2021 Q1 Decisions Update

Steves and Sons, Inc. v. JELD-WEN, Inc. No. 19-1397 (4th Cir. Feb. 18, 2021)


Both Plaintiff Steves and Defendant JELD-WEN make molded doors by attaching two molded “doorskins” to either side of a wood frame. JELD-WEN manufactures doorskins to use in its own doors and to sell to independent doormakers like Steves. Before 2012, there were three doorskin manufacturers in the United States, JELD-WEN, Masonite, and CMI, each of which made their own doors and sold doorskins to independent doormakers. In October of 2012, JELD-WEN acquired CMI, reducing that number to two. The Department of Justice investigated this acquisition but closed its investigation without taking action.

From 2010 to 2012, Steves bought doorskins from CMI and Masonite. In May of 2012, Steves signed a long-term supply contract with JELD-WEN. Shortly after signing the agreement, Steves began noticing quality issues in the doorskins. JELD-WEN also increased the prices it charged Steves every year despite its costs decreasing.

In 2014, Masonite announced that it would stop selling doorskins to all independent doormakers. Shortly after that, JELD-WEN gave Steves notice of termination of the supply contract, which would be effective in seven years. This left Steves facing the prospect of having no ability to purchase doorskins starting in September 2021, and, consequently, going out of business. So, in 2015, Steves began the dispute resolution process established by the supply contract and asked the Department of Justice to reexamine the CMI acquisition. Steves did not get any relief from the contractual dispute resolution process and the Department of Justice closed its investigation without acting, so Steves filed suit in June 2016 for breach of contract and under Section 7 of the Clayton Act.

After a trial, the jury found that JELD-WEN had breached the supply contract by overcharging for doorskins, that JELD-WEN’s merger with CMI had the effect of substantially lessening competition, that Steves had suffered an antitrust injury, and that Steves had proved past and future damages resulting from the antitrust injury. The district court then held a bench trial on Steves’ claims for equitable relief, including divestiture. Rejecting JELD-WEN’s laches defense, the district court granted the request for divestiture. Using the two-step process established in Brown Shoe Co. v. United States, 370 U.S. 294 (1962), the district court held that JELD-WEN could first appeal the divestiture order, and then, if it was affirmed, a special master would run an auction of the divested assets. JELD-WEN appealed.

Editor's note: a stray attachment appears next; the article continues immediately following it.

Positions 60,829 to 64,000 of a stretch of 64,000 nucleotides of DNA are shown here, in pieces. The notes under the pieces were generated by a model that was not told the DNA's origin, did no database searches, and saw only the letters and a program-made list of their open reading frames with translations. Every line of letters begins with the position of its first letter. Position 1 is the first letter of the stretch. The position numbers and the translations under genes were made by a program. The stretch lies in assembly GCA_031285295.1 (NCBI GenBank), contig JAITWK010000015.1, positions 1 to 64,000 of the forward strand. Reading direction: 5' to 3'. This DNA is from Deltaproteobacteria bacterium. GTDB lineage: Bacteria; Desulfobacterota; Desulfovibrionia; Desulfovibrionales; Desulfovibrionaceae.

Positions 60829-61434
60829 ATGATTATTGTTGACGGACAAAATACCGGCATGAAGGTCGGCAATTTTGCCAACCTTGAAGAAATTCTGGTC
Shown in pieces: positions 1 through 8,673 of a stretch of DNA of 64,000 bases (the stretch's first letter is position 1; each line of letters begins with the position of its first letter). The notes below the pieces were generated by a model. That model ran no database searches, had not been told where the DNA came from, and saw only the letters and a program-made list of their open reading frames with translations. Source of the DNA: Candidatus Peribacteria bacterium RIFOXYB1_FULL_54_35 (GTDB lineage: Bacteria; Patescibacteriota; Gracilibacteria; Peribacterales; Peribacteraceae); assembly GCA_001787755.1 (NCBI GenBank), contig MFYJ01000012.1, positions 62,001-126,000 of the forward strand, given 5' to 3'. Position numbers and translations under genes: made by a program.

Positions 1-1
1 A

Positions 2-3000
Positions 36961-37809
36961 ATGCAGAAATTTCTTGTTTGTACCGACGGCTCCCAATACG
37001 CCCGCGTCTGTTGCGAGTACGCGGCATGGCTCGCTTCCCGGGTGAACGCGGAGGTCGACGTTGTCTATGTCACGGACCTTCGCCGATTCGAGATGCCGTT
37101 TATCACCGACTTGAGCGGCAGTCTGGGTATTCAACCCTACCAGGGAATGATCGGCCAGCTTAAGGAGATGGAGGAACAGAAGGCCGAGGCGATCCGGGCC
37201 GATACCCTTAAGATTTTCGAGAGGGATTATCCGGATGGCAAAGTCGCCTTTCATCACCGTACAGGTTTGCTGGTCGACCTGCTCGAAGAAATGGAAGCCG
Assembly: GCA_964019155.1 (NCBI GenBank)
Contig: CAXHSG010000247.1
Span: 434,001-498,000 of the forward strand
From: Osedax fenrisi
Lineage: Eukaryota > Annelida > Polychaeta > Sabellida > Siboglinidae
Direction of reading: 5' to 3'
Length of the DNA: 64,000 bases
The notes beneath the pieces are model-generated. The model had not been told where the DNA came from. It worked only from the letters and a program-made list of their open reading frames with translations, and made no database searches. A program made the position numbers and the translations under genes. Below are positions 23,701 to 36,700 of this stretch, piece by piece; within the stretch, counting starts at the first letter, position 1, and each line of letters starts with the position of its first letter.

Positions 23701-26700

On appeal, the Fourth Circuit rejected JELD-WEN’s argument that Steves failed to prove an antitrust injury by considering whether Steves would have suffered an identical loss if JELD-WEN had breached the contract without having merged with CMI. It found that the merger weakened the competitive pressures on JELD-WEN to provide good customer service and high-quality products, enabled it to raise prices without fear of being undercut by another supplier, and foreclosed Steves’ ability to mitigate its damages by buying from other doorskin manufacturers.

The Fourth Circuit also rejected JELD-WEN’s attacks on the divestiture order for two main reasons. First, it found that the district court properly rejected JELD-WEN’s laches defense because, despite filing suit nearly four years after the merger, Steves did not unreasonably delay filing suit. Steves did not discover its injury until 2014, when JELD-WEN terminated the supply contract and Masonite announced that it would no longer sell to independents, and then diligently exhausted its alternative remedies through 2016, when it filed suit.

Second, the Fourth Circuit affirmed the district court’s grant of equitable relief. The potential of Steves, a family-owned business for over 150 years, going out of business was a significant threat of irreparable harm that could not be repaired with money damages. The balance of the hardships tipped in favor of divestiture because Steves’ potential collapse was a greater hardship than the significant cost to JELD-WEN of divesting the doorskin plant it acquired in the CMI merger. And divestiture served the public interest because it was likely to result in a third doorskin supplier entering the market, which would end the duopoly of JELD-WEN and Masonite and increase competition.

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